Emerging Market and Developing Economies Current Affairs - 2020

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World Bank’s Global Economic Prospect: World Economic Growth projected at 2.5%

On January 9, 2020, the World Bank released its Global Economic Prospect. According to its forecast, the world is expected to grow economically at the rate of 2.5%. This is the lowest prediction since that predicted in 2008-09, 3.1%. By then, the global financial crisis derailed the economy.

Highlights

The report says that investment and trade in the country is expected to recover. However, the downward risks from 2019 are to continue. It also said that the advanced economies are to slip their growth by 1.4% as the manufacturing sector continues to soften.

The emerging markets in the developing economies are to witness acceleration in their growth according to the report. However, this is not applicable to all. A third of developing countries are expected to decelerate this year. Predominantly the growing economies are located in South and South East Asia.

South Asia

Growth in South Asia is expected to rise by 5.5% in 2020. The report predicts India’s growth rate at 5%. It is expected that the credit from non-banking companies to expected to weaken. The report also says that India will see a growth rate of 5.5% in the subsequent year.

The United States is expected to grow at 1.8% and European Union is projected to slip its growth by 1% in 2020.

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Global Economic Prospects report 2019- Key Facts

The World Bank has released the Global Economic Prospects report 2019 titled “Darkening Skies”. The key findings of the report are:

  • Growth among advanced economies is expected to drop to 2 per cent this year.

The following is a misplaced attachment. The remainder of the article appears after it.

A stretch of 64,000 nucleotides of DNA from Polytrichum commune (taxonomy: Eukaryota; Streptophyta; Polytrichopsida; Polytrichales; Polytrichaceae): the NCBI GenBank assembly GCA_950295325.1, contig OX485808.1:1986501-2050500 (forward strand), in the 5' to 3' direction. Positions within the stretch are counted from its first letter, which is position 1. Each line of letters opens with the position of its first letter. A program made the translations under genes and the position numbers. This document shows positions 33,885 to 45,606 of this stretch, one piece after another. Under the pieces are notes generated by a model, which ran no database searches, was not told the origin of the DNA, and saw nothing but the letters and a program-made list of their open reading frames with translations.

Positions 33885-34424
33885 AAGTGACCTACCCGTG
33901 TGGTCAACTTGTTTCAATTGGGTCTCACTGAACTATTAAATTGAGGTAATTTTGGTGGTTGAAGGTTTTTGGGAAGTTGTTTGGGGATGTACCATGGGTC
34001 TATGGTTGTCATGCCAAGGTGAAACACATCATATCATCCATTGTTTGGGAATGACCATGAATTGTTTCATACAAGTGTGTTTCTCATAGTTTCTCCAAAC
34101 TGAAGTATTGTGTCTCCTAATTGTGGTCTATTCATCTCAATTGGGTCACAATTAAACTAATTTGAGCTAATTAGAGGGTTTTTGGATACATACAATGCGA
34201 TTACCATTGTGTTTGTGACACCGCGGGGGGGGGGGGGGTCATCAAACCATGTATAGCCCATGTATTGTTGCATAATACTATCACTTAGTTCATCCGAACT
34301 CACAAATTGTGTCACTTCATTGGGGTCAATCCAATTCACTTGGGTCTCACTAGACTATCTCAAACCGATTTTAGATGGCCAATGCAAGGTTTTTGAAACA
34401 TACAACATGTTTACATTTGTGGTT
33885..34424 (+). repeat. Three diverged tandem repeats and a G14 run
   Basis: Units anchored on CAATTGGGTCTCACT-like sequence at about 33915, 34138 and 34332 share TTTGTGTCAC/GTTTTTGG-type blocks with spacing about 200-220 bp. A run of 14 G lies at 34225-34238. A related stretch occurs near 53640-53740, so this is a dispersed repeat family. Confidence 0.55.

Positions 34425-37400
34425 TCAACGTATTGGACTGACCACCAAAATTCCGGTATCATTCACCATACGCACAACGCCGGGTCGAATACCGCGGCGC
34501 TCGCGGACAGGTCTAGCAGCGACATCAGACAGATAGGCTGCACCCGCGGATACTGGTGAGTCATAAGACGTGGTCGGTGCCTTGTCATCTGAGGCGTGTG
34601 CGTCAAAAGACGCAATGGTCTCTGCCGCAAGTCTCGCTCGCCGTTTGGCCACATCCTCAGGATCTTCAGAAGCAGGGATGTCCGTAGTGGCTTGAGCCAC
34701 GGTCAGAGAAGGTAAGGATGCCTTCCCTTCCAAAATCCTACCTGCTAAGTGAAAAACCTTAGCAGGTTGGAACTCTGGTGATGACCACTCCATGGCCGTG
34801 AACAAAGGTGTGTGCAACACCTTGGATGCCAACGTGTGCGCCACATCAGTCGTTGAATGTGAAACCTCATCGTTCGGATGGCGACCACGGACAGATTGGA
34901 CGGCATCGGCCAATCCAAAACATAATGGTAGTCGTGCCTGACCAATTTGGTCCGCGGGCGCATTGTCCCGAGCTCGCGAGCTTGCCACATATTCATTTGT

• Slowing external demand, rising borrowing costs and persistent policy uncertainties may weigh on the outlook for Emerging Market and Developing Economies (EMDE). As result growth rates of this group are anticipated to hold steady at a weaker-than-expected 4.2 per cent this year.
  • South Asia is expected to grow at 7.1 per cent in 2019 driven by strengthening investment and robust consumption. Much of the contribution would come from India.
  • The growth rate of Pakistan is anticipated to slow to 3.7 per cent in 2018-19 as financial conditions tighten in the face of rising inflation and external vulnerabilities.
  • Bangladesh is expected to register a growth of 7 per cent in 2018-19, Sri Lanka is expected to speed up slightly to 4 per cent in 2019, and Nepal’s growth is expected to slow to 5.9 per cent in FY 2018-19.
  • The report warns that if a trade war between the US and China leads to a global slowdown, the spillover effects on the emerging market and developing economies (EMDEs) could be profound.
  • The report underlines the importance of “rebuild policy buffers” for EMDEs while underscoring the need of laying a stronger foundation for future growth by boosting human capital, promoting trade integration, and addressing the challenges associated with informality.
  • The global growth rates are moderating as the recovery in trade and manufacturing activity loses steam.
  • Trade tensions among major economies combined with concerns about softening global growth prospects, have weighed on investor sentiment and contributed to declines in global equity prices.
  • The report states that Growth in the US will continue to be supported by fiscal stimulus. As a result, there would be larger and more persistent fiscal deficits.
  • Even though the probability of a recession in the United States is still low and the slowdown in China is projected to be gradual, markedly weaker-than-expected activity in the world’s two largest economies will have a severe impact on global economic prospects.
  • The report warns that sharper-than-expected tightening of global financing conditions, or a renewed rapid appreciation of the US dollar, could exert further downward pressure on activity in EMDEs, due to large current account deficits financed by portfolio and bank flows.
  • The report estimates that if all tariffs under consideration were implemented, they would affect about 5% of global trade flows and could dampen growth in the economies involved, leading to negative global spillovers.

The World Bank has warned that the projected gradual deceleration of global economic activity over the forecast horizon could be more severe than expected because of the predominance of substantial downside risks.

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